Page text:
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Shopping for jeans

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Knowing the different styles will help when shopping
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Jeans are the foundation of any wardrobe so shopping for the right pair is key

Let's face it. Shopping for jeans can be a nightmare. Sizes are all over the board depending on what brand you're trying on. Jeans from the Gap may run too big. Lucky Brand jeans might be too snug. You just never know from brand to brand. Before you know it you've spent an entire afternoon trying on and shopping for jeans - and oftentimes you go home frustrated, and worse, empty-handed.

Jeans are the foundation of any wardrobe, so finding the right pair is important. More important is that you buy more than one pair of jeans when you do find the right style and fit. I learned the hard way on that one. Once my favorite pair of Gap jeans wore out, I went back for more, only to find out they had discontinued that particular style.

Learning the different styles will help you when shopping for jeans. While it may seem overwhelming - classic fit, curvy, boy fit, distressed, bootleg, skinny, etc. - it's actually a blessing that we have so many choices given all our various body types.

Before we get into descriptions of different styles, it's imperative to keep these key elements in mind before you begin shopping for jeans.

**Know your body type. Do you have a small waist and larger hips? Or are you slender throughout? Maybe you have longer legs and shorter torso. Having a grip on your body shape will help to eliminate the need to try on certain cuts. I fall into the curvy category, which means skinny and straight-leg jeans do not compliment my shape at all. Trying on those jeans only depresses me!

**Are these jeans for casual wear or are they "going out" jeans? This makes a difference when you're shopping for jeans. Do you want a darker denim or lighter denim, a snug fit or a comfortable fit? Know before you go.




Jean styles

Classic fit: "Classic fit" jeans at Eddie Bauer are not the same as classic fit jeans at American Eagle. It's important to keep this in mind. The one thing all classic fit jeans have in common is that they are the original fit to a particular brand. The classic fit leans more toward straight-leg style, so if you've got curves, you might need to go up a size.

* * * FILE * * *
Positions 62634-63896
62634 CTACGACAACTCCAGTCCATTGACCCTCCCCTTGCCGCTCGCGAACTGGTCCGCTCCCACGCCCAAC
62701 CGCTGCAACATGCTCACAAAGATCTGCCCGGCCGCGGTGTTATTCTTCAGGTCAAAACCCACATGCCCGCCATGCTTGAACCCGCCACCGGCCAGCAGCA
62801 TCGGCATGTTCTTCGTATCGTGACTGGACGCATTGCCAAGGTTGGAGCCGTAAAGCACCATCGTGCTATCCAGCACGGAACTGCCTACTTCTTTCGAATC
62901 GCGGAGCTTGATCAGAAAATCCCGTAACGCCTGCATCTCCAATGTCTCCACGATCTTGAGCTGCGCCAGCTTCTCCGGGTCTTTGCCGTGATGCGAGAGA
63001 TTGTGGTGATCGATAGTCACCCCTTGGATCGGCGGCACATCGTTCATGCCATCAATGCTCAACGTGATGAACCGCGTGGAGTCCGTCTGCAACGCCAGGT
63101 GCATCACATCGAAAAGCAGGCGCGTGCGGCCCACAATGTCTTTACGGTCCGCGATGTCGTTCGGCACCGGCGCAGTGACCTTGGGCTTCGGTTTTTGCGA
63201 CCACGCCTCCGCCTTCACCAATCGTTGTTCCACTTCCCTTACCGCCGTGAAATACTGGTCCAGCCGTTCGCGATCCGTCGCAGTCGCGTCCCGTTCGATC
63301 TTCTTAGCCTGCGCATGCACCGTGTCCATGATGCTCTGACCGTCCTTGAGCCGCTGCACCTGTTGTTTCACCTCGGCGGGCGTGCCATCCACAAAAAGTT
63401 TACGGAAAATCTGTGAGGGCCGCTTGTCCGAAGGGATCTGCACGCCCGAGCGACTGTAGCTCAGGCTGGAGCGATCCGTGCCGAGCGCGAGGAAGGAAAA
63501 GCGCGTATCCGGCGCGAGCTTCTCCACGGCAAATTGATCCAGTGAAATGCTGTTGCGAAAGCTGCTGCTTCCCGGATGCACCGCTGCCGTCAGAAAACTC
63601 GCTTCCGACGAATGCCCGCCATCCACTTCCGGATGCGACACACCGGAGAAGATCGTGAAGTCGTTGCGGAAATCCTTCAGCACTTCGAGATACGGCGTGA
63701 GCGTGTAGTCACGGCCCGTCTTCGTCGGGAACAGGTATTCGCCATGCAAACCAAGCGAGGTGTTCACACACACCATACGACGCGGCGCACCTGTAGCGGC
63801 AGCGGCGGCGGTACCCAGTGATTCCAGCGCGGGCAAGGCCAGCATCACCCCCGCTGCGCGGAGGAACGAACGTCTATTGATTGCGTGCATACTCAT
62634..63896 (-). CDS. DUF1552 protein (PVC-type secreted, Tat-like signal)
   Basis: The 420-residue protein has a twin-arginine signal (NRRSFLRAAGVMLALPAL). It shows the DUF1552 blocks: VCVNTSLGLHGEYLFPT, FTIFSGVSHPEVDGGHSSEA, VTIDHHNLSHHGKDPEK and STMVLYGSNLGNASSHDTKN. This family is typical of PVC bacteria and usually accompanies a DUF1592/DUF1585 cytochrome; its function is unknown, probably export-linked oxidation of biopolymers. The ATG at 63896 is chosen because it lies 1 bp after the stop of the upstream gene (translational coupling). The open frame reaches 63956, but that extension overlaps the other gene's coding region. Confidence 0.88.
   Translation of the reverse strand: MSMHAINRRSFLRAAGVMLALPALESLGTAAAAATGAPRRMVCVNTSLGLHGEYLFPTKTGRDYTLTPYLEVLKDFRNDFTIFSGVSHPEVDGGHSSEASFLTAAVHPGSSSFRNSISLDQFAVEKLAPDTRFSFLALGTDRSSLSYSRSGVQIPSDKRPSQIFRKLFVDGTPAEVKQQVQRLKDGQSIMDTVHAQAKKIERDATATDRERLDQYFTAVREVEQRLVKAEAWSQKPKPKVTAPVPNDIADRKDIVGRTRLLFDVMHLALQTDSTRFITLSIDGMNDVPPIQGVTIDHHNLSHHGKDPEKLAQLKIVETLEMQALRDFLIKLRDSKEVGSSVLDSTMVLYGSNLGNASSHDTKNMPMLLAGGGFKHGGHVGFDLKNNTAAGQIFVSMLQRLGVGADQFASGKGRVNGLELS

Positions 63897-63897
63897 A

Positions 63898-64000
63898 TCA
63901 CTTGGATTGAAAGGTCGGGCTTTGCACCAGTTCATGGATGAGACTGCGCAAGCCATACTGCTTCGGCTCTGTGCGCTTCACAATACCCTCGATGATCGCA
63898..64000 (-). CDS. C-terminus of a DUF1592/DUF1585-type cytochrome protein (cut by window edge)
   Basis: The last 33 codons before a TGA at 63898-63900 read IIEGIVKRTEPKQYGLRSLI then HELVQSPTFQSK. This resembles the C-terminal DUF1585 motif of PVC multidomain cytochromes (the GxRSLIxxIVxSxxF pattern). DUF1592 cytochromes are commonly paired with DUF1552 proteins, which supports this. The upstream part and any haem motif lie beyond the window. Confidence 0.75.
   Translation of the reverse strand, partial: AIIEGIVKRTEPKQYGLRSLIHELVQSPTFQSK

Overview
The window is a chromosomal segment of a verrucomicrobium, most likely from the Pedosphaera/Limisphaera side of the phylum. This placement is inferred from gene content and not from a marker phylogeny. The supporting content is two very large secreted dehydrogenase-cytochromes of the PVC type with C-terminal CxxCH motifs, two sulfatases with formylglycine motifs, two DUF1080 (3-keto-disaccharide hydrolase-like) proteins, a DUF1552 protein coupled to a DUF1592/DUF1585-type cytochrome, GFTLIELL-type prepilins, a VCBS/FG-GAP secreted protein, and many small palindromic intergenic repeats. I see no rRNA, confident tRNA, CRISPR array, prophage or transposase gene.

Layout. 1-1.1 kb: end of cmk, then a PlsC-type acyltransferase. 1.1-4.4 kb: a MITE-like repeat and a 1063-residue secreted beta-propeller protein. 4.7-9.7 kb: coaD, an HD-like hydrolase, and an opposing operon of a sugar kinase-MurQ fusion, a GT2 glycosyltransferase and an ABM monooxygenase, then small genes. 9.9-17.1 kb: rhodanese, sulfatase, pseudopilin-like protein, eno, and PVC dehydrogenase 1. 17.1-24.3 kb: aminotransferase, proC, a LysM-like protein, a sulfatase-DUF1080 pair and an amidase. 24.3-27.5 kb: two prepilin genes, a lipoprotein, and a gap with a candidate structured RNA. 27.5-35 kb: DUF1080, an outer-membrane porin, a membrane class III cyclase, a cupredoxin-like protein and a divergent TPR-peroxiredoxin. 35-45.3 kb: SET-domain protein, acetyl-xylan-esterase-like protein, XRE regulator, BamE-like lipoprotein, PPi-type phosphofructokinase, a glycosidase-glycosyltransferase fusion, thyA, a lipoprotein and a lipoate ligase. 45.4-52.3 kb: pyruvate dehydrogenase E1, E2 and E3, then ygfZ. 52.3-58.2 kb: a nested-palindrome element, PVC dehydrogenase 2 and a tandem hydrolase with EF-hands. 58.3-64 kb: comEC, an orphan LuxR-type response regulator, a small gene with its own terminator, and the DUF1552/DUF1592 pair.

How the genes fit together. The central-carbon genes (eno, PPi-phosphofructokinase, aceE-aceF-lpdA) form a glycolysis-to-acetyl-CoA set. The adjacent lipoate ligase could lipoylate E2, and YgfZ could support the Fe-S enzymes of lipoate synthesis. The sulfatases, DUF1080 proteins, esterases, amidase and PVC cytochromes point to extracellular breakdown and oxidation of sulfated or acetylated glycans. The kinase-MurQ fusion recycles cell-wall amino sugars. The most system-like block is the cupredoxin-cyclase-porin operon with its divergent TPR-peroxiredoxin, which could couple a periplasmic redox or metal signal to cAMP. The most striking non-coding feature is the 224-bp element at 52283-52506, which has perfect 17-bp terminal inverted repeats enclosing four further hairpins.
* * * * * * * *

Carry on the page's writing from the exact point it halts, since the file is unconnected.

Slim fit
: Just what it sounds like - this cut is for a slender or petite body type. Slim fit jeans usually have a boot-cut or tapered leg and are tight in the butt and thighs.

Low-rise: Low-rise jeans are more of a modern-day cut and sit lower on the hips. Forget about jeans that top out at your navel! This popular style makes your torso look longer, which in turn makes you look thinner.

Boot-cut: Boot-cut jeans gained in popularity in the 1990s. They are basically a cross between the flare leg of the '60s (which has returned) and the tapered leg of the '80s. Boot-cut jeans are widespread among brands and generally have a tapered knee and slightly flared ankle suitable for boots.

Relaxed fit: I often refer to this style of jeans as "Mom jeans" because they are ample in both the seat and thighs and often accompanied by a tapered ankle for a slimming effect.

Flared: The hippies of the 60s brought this style of jeans to light. You weren't truly a hippie unless you owned (or borrowed) a pair of flared jeans. This fit is back in full force today. Flared jeans hug the hips and spread out at the ankle to accommodate boots or high heels. Pair with a tight-fitting top for a slender look.

Curvy: If you have an hourglass figure, curvy jeans are a must. They are roomier in the seat and legs, but generally are offered in boot-cut and low-rise fits.

When you're shopping for jeans, there are a few don'ts to consider:

**No jeans without pockets on the rear. It looks dated, and unless you truly have the best derriere in town, it just doesn't work.

**Super low-rise jeans are a major don't. Bottom line? They just don't fit. Anytime you sit down or bend over, your plumber's crack is there for the viewing.

**Acid-washed is out. Hopefully forever.

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